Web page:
MELISSA BLOCK, host:

This is ALL THINGS CONSIDERED from NPR News. I'm Melissa Block.

ROBERT SIEGEL, host:

And I'm Robert Siegel.

One of the greatest rivalries in sports - and the oldest in the National Football League - will be renewed this Sunday at Chicago's Soldier Field. The hometown Bears host the Green Bay Packers in the NFC Championship game.

The two charter franchises in the NFL have played each other 181 times since 1921.

But as NPR's David Schaper reports from Chicago, the last time the two faced each other in a game this big, Franklin Roosevelt was president.

DAVID SCHAFER: I'm standing outside of Chicago's Wrigley Field. Since 1914, of course, it's been the home of baseball's Chicago Cubs, but for decades, it was the home field of the Chicago Bears too.

And in the 90 years, the Bears and Packers have been playing and pummeling each other in some of the most hard-fought football games ever played. They've only met once before in the playoffs, and that game was played right here almost 70 years ago - December 14, 1941.

Ninety-five-year-old Elmer Possin remembers that game.

Mr. ELMER POSSIN: The Packers won the championship in '39 and in '41. They both had good teams. That's right.

SCHAFER: Sitting in his apartment in Madison, Wisconsin, this week, Possin says he's been a Packer fan since his family bought its first radio in 1927, and he's now been a season ticket holder for 60 years.

The Bears and the Packers entered that 1941 Western Division playoff game with identical 10-1 records. Their only loss is to each other. Possin remembers listening the week before when football games across the country were interrupted with stunning news.

(Soundbite of archived broadcast)

Unidentified Man #1: ...to the 25, and now he's hit and hit hard about the 27-yard line. Bruiser Kinard made the tackle...

Unidentified Man #2: We interrupt this broadcast to bring you this important bulletin from the United Press. Flash. Washington. The White House announces Japanese attack on Pearl Harbor.

Mr. POSSIN: And the following Sunday following Pearl Harbor, nobody really cared about the game because of the magnitude of the incident.

SCHAFER: Elmer Possin says over the 180-plus games between the two teams, fans have certainly developed animosity, though he stopped short of calling it hate.

Mr. POSSIN: Not in that way. We may say we hate them, but we don't mean it in that light. We respect them. It's a respectful hate.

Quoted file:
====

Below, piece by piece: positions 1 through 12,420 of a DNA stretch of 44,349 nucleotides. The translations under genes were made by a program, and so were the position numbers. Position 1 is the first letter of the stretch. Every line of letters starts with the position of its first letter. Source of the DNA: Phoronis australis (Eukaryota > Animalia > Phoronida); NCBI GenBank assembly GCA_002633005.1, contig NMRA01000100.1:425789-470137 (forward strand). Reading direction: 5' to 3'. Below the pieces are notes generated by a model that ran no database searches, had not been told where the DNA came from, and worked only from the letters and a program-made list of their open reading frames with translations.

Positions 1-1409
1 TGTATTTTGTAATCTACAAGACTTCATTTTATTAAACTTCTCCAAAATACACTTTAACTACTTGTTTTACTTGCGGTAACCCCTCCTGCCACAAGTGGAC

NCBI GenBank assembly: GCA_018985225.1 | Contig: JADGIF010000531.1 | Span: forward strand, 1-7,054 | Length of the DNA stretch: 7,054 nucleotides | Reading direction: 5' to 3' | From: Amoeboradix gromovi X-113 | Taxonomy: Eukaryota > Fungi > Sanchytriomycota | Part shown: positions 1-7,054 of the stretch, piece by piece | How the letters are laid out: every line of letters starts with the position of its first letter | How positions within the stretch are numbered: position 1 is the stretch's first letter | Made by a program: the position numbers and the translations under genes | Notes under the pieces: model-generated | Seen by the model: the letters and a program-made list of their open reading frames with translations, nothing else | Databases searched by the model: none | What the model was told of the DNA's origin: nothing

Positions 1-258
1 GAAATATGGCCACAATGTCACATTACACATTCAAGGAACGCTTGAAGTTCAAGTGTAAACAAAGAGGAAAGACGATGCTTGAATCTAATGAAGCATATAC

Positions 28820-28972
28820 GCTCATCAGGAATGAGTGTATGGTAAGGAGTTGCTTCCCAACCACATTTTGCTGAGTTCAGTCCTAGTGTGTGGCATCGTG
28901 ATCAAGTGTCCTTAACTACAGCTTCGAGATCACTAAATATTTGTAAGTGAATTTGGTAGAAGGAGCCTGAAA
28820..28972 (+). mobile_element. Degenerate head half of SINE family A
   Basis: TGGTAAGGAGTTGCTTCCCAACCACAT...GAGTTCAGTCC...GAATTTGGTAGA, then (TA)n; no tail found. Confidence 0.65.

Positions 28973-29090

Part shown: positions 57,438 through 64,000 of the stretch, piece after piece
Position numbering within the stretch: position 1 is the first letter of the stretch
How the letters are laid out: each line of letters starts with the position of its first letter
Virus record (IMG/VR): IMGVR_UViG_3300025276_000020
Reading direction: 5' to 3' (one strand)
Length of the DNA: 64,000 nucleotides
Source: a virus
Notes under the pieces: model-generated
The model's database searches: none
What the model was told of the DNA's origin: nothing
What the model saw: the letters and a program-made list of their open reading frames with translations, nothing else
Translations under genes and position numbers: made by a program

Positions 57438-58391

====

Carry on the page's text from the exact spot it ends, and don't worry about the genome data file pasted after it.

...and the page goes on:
Mr. DOUG BUFFONE: See, I can't say - I can't use the word hate.

SCHAFER: Doug Buffone played linebacker for the Bears in the 1960s and '70s, and in his 14 seasons played in more Bears-Packers games than any other Bear.

Mr. BUFFONE: Everybody said, well, Doug, you must've hated the Packers. I didn't hate the Packers. I mean, I love playing against the Packers. It was like whoever is left standing won the damn game.

SCHAPER: After the season, Buffone says he and his teammates were all good friends with Packer players. But during the season, Buffone says the intensity of their games was unmatched.

Mr. BUFFONE: We didn't take any prisoners. On field, it was it. It was, you know, do or die.

SCHAPER: Buffone says the two teams' respect for one another comes from their shared history as two of the founding teams of the NFL and the relationship between the Bears' founder, owner and coach George Halas and the Packers' Curly Lambeau.

Papa Bear Halas is credited with helping save the Packers in the 1950s by traveling to Green Bay and playing up the rivalry to drum up taxpayer support for a new stadium. And in 1958, when Green Bay was searching for a new coach, it was Halas who recommended the now legendary Vince Lombardi. Now, the two teams will square off Sunday for the NFC Championship Halas Trophy, with the winner advancing to the Super Bowl for the chance to win the Lombardi Trophy. And fans on both sides of the Illinois-Wisconsin border are stoked.

Mr. VLADIMIR ZINTCHENKO: It's probably the most important game in the last many years.

SCHAPER: At Murphy's Bleacher Bar across the street from historic Wrigley Field, 24-year-old Chicagoan Vladimir Zintchenko is too young to remember any Bears game this big in Chicago and he says neither can his father.

Mr. ZINTCHENKO: They both got the blue-collar, you know, winter background going on. Both play good in the snow. Both got the gritty, you know, gritty fan base rooting for them, die-hard fan base, and that's what makes it just such a nice matchup.

SCHAPER: Zintchenko will be cheering for a Bears victory Sunday right here at this bar where the sign outside, in a tribute to that last Bears-Packers playoff victory almost 70 years ago reads: Party like it's 1941.

David Schaper, NPR News, Chicago.

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